Then the game got bigger and bigger and all of the sudden, every PT started having 400 to 500 qualified players. This came with logistic issues and as a result, WotC started trying to figure out how to keep the numbers in check.
One can only speculate if this was the reason, but around this time, we started seeing new names for the PT-like tournaments. Mythic Championship, Players Tour, Set Championship… and the Hall of Fame benefits just simply disappeared.
I’m obviously going to sound a bit biased, but in my opinion, renaming the tournaments so you can deny the hard-earned Hall of Fame invites is not a very fair thing to do. It’s not the players’ fault that the game keeps growing and more and more players want to play and qualify for the Pro Tour-like tournaments.
The worst part about this to me was always that most of the Hall of Fame players were actually already qualified for everything anyway so they wouldn’t really be creating some extra slots in the tournament.
PV, LSV, William Jensen, Gabriel Nassif, Reid Duke, Seth Manfield, Shouta Yasooka, Kai Budde, Ben Stark, Lee Shi Tian – do these names sound familiar to you? That’s because all those players are playing in the MPL/Rivals Leagues already and were always at the top of the OP structures anyway (except for Huey, whose working at WotC now).
I would like to see WotC “reopen” the Hall of Fame with a 2022 induction and find a way to honor the benefits that were promised to people who spent a large part of their life chasing after them. These players were promised something completely different than skipping Day 1 of an Arena Qualifier.
Find a different way to keep the numbers in check and fix this.
As soon as the COVID situation allows, I’m hoping to start seeing lots of Magic Fests again. Whether you’re a competitive player, a casual player or a collector, there are so many ways to enjoy yourself at one of these Magic Fests. You can meet your favorite pros and content creators, cosplayers, play the main event and try to (hopefully) qualify for a PT, casually hang out at the Commander area, play some cool side events, trade cards or have your cards signed by artists.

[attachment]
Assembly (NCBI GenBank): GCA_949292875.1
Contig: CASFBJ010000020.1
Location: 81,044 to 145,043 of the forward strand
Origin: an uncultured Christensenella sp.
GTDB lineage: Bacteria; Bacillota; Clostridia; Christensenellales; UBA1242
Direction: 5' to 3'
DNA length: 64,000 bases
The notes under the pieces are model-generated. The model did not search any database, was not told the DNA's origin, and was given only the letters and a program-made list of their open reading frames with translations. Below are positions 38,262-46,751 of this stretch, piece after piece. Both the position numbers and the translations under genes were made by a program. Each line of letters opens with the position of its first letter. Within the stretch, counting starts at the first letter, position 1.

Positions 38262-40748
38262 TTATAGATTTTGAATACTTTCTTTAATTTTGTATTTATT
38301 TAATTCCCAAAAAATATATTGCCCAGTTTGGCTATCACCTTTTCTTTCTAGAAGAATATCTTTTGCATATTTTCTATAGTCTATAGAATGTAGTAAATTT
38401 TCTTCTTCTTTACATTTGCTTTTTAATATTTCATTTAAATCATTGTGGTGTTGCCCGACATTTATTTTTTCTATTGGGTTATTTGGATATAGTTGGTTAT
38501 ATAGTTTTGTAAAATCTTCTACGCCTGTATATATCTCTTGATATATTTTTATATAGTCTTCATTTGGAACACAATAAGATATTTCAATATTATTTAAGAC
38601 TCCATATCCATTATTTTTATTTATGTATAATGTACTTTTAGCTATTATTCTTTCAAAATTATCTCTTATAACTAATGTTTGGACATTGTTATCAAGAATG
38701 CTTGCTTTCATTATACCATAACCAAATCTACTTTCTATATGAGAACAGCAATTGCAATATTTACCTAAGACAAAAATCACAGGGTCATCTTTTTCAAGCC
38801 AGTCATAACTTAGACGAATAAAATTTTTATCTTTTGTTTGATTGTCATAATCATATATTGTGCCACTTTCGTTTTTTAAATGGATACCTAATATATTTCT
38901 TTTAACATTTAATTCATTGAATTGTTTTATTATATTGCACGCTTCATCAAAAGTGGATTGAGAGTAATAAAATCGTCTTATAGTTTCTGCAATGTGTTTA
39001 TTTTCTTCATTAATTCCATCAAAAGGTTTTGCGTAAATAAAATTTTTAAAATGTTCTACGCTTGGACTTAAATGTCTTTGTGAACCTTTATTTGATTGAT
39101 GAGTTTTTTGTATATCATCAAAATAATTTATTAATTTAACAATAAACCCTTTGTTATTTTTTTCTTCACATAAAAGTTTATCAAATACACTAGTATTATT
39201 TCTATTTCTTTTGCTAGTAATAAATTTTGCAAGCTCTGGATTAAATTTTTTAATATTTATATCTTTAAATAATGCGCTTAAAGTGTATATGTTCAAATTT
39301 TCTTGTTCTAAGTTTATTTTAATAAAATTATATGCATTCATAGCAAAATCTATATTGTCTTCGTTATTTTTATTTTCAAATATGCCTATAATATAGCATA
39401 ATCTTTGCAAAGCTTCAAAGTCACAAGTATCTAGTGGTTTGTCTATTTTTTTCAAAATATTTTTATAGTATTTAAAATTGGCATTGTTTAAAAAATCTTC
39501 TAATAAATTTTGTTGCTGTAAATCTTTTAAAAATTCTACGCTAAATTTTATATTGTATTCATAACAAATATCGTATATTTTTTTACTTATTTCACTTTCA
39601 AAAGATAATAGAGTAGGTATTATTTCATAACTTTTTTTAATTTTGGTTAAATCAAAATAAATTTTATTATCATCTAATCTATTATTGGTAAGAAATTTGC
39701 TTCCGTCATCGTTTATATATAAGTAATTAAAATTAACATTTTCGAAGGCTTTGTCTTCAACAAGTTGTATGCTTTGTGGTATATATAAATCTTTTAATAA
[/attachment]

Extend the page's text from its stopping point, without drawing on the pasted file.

For many, these are all great reasons to go to a Magic Fest and have fun. Personally, as a competitive player, the biggest attraction for me was the chance of getting valuable Pro Points in the main event that I could use to get some good benefits in the organized play system and for many others, it was the chance to finish in the Top 8 and qualify for the Pro Tour.
I’m hoping we will see Magic Fests in one way or another again and that they will offer as much for the competitive players as for the casual ones. I would love to see the Top 8 of the main event getting to qualify for the PT-like events again.
Magic will celebrate its 30th anniversary next year. 30 years. Sorry for the bold, but let that sink in for a moment. The game and play designers are doing such an incredible job that the game hasn’t just survived for this long, it keeps growing and growing, which is honestly mind-blowing to me. I’m grateful that the game we chose to play is so complex, fun and creative and that the people working on it keep finding ways to make it fresh and fun.
For the 25th anniversary, WotC gave us a Team Pro Tour and a series of five anniversary GPs across the world with special prizes and side events – Las Vegas, Singapore, Barcelona, São Paulo, Chiba. The tournaments were huge with a lot of special guests and events. To this day, I’m using the main event Black Lotus playmat as a mat for my computer mouse and every time I look at it, I recall all the cool memories of playing in the Beta Draft.
If you’re a fan of competitive play, cross your fingers with me for the announcement tomorrow and tune in to www.twitch.tv/magic at 2:30 p.m. Pacific. I’m really hoping they came up with something good!